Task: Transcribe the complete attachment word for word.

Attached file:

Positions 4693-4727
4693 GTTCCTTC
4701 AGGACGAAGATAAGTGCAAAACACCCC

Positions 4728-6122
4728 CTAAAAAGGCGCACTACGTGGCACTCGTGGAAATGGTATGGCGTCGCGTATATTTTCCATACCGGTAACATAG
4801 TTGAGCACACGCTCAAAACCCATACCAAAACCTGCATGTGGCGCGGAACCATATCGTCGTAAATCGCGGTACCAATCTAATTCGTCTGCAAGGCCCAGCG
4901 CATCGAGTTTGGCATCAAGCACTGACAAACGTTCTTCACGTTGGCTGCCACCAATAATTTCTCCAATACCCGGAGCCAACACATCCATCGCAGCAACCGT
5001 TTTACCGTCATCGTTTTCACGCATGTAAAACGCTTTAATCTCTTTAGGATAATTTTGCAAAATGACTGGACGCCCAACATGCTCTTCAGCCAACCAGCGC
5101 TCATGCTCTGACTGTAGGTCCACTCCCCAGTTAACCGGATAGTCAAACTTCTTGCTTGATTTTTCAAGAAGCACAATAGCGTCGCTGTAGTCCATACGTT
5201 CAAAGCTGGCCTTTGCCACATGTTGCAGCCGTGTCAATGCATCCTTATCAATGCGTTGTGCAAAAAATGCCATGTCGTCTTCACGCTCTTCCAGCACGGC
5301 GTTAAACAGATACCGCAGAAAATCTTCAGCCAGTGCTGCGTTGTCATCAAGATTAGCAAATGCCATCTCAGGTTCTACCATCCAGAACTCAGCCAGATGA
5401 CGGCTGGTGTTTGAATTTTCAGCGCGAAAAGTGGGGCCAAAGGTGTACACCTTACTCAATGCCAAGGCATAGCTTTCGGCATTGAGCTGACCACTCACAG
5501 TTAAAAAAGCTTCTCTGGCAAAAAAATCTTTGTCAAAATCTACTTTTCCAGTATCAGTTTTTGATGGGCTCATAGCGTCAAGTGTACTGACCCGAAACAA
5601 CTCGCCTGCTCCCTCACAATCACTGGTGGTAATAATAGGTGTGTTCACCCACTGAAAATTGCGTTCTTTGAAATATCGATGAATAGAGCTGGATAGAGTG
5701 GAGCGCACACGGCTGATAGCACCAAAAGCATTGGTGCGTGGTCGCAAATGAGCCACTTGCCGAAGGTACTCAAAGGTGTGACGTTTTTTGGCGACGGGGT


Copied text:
Positions 4693-4727
4693 GTTCCTTC
4701 AGGACGAAGATAAGTGCAAAACACCCC

Positions 4728-6122
4728 CTAAAAAGGCGCACTACGTGGCACTCGTGGAAATGGTATGGCGTCGCGTATATTTTCCATACCGGTAACATAG
4801 TTGAGCACACGCTCAAAACCCATACCAAAACCTGCATGTGGCGCGGAACCATATCGTCGTAAATCGCGGTACCAATCTAATTCGTCTGCAAGGCCCAGCG
4901 CATCGAGTTTGGCATCAAGCACTGACAAACGTTCTTCACGTTGGCTGCCACCAATAATTTCTCCAATACCCGGAGCCAACACATCCATCGCAGCAACCGT
5001 TTTACCGTCATCGTTTTCACGCATGTAAAACGCTTTAATCTCTTTAGGATAATTTTGCAAAATGACTGGACGCCCAACATGCTCTTCAGCCAACCAGCGC
5101 TCATGCTCTGACTGTAGGTCCACTCCCCAGTTAACCGGATAGTCAAACTTCTTGCTTGATTTTTCAAGAAGCACAATAGCGTCGCTGTAGTCCATACGTT
5201 CAAAGCTGGCCTTTGCCACATGTTGCAGCCGTGTCAATGCATCCTTATCAATGCGTTGTGCAAAAAATGCCATGTCGTCTTCACGCTCTTCCAGCACGGC
5301 GTTAAACAGATACCGCAGAAAATCTTCAGCCAGTGCTGCGTTGTCATCAAGATTAGCAAATGCCATCTCAGGTTCTACCATCCAGAACTCAGCCAGATGA
5401 CGGCTGGTGTTTGAATTTTCAGCGCGAAAAGTGGGGCCAAAGGTGTACACCTTACTCAATGCCAAGGCATAGCTTTCGGCATTGAGCTGACCACTCACAG
5501 TTAAAAAAGCTTCTCTGGCAAAAAAATCTTTGTCAAAATCTACTTTTCCAGTATCAGTTTTTGATGGGCTCATAGCGTCAAGTGTACTGACCCGAAACAA
5601 CTCGCCTGCTCCCTCACAATCACTGGTGGTAATAATAGGTGTGTTCACCCACTGAAAATTGCGTTCTTTGAAATATCGATGAATAGAGCTGGATAGAGTG
5701 GAGCGCACACGGCTGATAGCACCAAAAGCATTGGTGCGTGGTCGCAAATGAGCCACTTGCCGAAGGTACTCAAAGGTGTGACGTTTTTTGGCGACGGGGT